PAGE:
Mexico City is a city of contrasts, and a place that you must experience to understand. Dive headfirst into its history, culture, and its beguilingly low-key friendliness with this five-day best of Mexico City itinerary.
Day 1: The Centro Histórico
Mexico City’s Zócalo, one of the largest public squares in the world, is located in the same open square that once stood at the center of the Mexica city of Tenochtitlán. Take a moment to feel the power and history of this grand plaza, then stop in to the northern wing of the Palacio Nacional, where Diego Rivera’s breathtaking murals chronicle life in the pre-Columbian city, during the Spanish conquest, and through the ensuing centuries of industrialization.
To the north of the plaza, you can visit the remains of Tenochtitlán’s holiest site, a twin temple-pyramid that adjoined the city’s central plaza, at the fascinating Templo Mayor (55/4040-5600, ext. 412930, Tues.-Sun. 9am-5pm; US$5, free on Sun.; Metro: Zócalo). Though much of the temple was destroyed by the Spanish and then buried for centuries beneath the colonial city, its base was uncovered in the 1970s, along with hundreds of artifacts, now held in the on-site museum. It’s one of the Centro’s most moving sights.
Have lunch at El Cardenal, just a block from the Zócalo, widely considered one of the best traditional Mexican restaurants in the city. After lunch, head east along Madero, stopping to see the current show in the Palacio de Cultura Banamex and making note of two iconic buildings just before the Eje Central, the Casa de los Azulejos and the Palacio Postal. Take a turn around the Palacio de Bellas Artes (55/5512-2593; Tues.-Sun. 10am-9pm; free to enter the lobby, US$4 admission to museum and mezzanine level; Metro: Bellas Artes), one of the city’s flagship cultural institutions, where the gorgeous art deco interiors are as opulent as its elaborate marble facade. It’s worth the admission fee to ascend to the top floors of the building, where there are interesting murals by Diego Rivera, David Alfaro Siqueiros, and Rufino Tamayo, as well as contemporary art galleries.
Dusk is the perfect time to start a tour of the Centro’s many cantinas. Begin by sipping a tequila at the grandest old joint, Bar La Ópera, on Cinco de Mayo. Next, head to Salón Corona for tasty tacos and mugs of beer. If you’re up to it, make one last stop to old-time cantina Tío Pepe, another historic watering hole with an excellent atmosphere.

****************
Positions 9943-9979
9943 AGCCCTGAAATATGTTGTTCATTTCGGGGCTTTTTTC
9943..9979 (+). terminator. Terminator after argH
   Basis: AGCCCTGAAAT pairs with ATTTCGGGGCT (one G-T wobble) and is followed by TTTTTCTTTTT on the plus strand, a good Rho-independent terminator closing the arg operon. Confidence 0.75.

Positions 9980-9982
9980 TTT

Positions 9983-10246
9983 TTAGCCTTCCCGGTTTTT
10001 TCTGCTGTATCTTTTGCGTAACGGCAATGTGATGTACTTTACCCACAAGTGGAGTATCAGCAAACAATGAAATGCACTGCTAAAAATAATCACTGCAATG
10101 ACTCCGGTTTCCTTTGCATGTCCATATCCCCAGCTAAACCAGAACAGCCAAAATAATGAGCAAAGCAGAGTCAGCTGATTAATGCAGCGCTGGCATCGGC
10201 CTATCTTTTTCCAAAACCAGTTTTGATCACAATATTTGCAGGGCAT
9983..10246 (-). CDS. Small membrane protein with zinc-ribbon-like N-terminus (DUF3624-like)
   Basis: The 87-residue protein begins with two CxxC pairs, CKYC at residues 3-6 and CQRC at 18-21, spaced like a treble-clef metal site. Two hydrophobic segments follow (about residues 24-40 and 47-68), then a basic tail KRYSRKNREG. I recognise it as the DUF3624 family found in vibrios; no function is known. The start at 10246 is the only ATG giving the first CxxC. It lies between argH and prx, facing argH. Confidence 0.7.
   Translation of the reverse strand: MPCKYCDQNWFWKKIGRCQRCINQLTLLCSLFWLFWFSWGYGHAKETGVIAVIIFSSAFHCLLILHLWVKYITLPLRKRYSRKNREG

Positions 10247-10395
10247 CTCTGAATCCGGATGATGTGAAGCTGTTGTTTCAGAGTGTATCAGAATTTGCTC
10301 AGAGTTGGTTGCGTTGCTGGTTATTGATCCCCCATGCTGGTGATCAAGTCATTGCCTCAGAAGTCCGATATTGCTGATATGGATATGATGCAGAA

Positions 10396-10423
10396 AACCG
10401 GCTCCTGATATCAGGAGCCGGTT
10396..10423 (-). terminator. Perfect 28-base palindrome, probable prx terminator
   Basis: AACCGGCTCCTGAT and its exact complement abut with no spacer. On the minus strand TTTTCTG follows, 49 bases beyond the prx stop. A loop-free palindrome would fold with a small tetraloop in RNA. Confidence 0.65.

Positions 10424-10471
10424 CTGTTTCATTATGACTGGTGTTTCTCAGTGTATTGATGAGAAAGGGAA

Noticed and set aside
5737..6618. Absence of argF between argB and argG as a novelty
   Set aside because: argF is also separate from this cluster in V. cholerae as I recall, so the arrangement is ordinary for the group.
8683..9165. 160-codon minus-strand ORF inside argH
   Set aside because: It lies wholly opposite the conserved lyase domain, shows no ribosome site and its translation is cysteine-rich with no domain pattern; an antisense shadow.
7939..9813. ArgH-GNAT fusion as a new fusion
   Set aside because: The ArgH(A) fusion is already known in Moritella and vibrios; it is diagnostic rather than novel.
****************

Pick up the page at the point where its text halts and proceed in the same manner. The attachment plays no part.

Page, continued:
Day 2: Chapultepec and the Condesa
Set aside the morning to tour the Museo Nacional de Antropología (55/4040-5300; Tues.-Sun. 9am-7pm; US$5; Metro: Auditorio), a vast and fascinating museum dedicated to pre-Columbian and modern-day cultures in Mexico. You won’t have time to see the whole museum. Streamline your visit by focusing on the spectacular rooms dedicated to the Mexica people, as well as the Teotihuacán galleries.
Back outside, take an hour or two to explore a bit of the surrounding Bosque de Chapultepec on foot, strolling past the multidisciplinary cultural center Casa del Lago Juan José Arreola, the pretty manmade lake beside it, and the industrial facade of the Museo de Arte Moderno as you make your way to the Castillo de Chapultepec, set atop a rocky outcropping overlooking the park and the Paseo de la Reforma. It’s worth visiting for the views alone, though the legendary building and the history museum it houses offer an interesting glimpse into Mexico’s past.
Just below the Castillo de Chapultepec are the main gates to the park. From here, take the Metro one stop from Chapultepec to Sevilla, then walk into the Roma Norte for a late lunch at Contramar, an ultra-popular, always-bustling seafood restaurant near the Glorieta de las Cibeles. There’s often a wait around lunchtime, but the food and atmosphere are ace.
After lunch, spend a few leisurely hours watching dogs romp and children play in Parque México. Stroll along Avenida Amsterdam, snapping photos of the Condesa’s distinctive art deco architecture and enjoying the people-watching in the many neighborhood cafes. Wrap up the day with a drink at one of the neighborhood’s trendy bars, like the hip pool hall Salón Malafama or good-time standby Pata Negra.